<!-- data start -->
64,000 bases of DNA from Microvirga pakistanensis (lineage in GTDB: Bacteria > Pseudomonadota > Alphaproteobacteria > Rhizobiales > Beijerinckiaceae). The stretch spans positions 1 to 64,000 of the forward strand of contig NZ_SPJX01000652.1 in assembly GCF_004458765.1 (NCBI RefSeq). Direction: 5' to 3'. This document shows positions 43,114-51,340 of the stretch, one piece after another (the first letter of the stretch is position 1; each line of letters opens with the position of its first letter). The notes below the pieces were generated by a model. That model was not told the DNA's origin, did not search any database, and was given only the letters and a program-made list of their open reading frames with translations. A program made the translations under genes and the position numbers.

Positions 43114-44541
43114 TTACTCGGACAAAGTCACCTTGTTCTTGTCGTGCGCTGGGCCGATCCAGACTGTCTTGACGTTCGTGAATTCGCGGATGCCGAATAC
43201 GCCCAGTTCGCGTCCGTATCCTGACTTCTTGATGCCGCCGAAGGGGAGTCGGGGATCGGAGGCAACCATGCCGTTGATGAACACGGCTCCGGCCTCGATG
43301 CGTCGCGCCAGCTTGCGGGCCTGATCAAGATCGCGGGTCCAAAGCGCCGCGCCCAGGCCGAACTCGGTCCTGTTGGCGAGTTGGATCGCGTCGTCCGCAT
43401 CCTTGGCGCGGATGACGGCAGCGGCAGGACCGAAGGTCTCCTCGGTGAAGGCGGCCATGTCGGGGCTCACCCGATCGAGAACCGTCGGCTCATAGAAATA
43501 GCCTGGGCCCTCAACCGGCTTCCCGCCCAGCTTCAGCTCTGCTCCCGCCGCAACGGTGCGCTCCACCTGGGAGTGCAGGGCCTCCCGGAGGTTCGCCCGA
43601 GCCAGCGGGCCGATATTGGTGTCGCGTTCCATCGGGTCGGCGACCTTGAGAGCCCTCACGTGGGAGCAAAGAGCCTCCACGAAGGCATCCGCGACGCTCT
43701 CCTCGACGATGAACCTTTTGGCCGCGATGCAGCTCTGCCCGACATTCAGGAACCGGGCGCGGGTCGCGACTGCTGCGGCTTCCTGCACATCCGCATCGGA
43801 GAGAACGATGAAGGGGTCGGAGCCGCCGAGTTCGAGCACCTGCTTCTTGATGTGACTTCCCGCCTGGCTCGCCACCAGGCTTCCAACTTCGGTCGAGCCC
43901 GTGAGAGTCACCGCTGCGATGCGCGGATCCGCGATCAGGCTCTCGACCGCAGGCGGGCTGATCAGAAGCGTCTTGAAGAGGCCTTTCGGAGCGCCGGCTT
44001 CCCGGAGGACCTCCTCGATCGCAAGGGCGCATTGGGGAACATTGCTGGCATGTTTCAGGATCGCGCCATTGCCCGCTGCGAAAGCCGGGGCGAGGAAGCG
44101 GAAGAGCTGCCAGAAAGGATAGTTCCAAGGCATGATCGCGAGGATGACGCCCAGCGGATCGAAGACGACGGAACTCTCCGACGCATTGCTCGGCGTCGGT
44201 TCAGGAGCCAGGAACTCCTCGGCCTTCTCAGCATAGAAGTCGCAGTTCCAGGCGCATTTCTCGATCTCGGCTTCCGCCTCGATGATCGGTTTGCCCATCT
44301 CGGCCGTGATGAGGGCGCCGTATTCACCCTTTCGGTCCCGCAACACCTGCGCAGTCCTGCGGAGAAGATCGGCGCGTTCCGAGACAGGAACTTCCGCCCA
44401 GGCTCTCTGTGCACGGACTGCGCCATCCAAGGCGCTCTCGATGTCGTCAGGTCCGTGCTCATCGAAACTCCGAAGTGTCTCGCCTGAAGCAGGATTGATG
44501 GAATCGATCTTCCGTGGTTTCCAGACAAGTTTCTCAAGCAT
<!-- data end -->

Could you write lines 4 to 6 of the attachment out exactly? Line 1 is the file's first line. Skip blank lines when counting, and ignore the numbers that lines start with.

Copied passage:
43201 GCCCAGTTCGCGTCCGTATCCTGACTTCTTGATGCCGCCGAAGGGGAGTCGGGGATCGGAGGCAACCATGCCGTTGATGAACACGGCTCCGGCCTCGATG
43301 CGTCGCGCCAGCTTGCGGGCCTGATCAAGATCGCGGGTCCAAAGCGCCGCGCCCAGGCCGAACTCGGTCCTGTTGGCGAGTTGGATCGCGTCGTCCGCAT
43401 CCTTGGCGCGGATGACGGCAGCGGCAGGACCGAAGGTCTCCTCGGTGAAGGCGGCCATGTCGGGGCTCACCCGATCGAGAACCGTCGGCTCATAGAAATA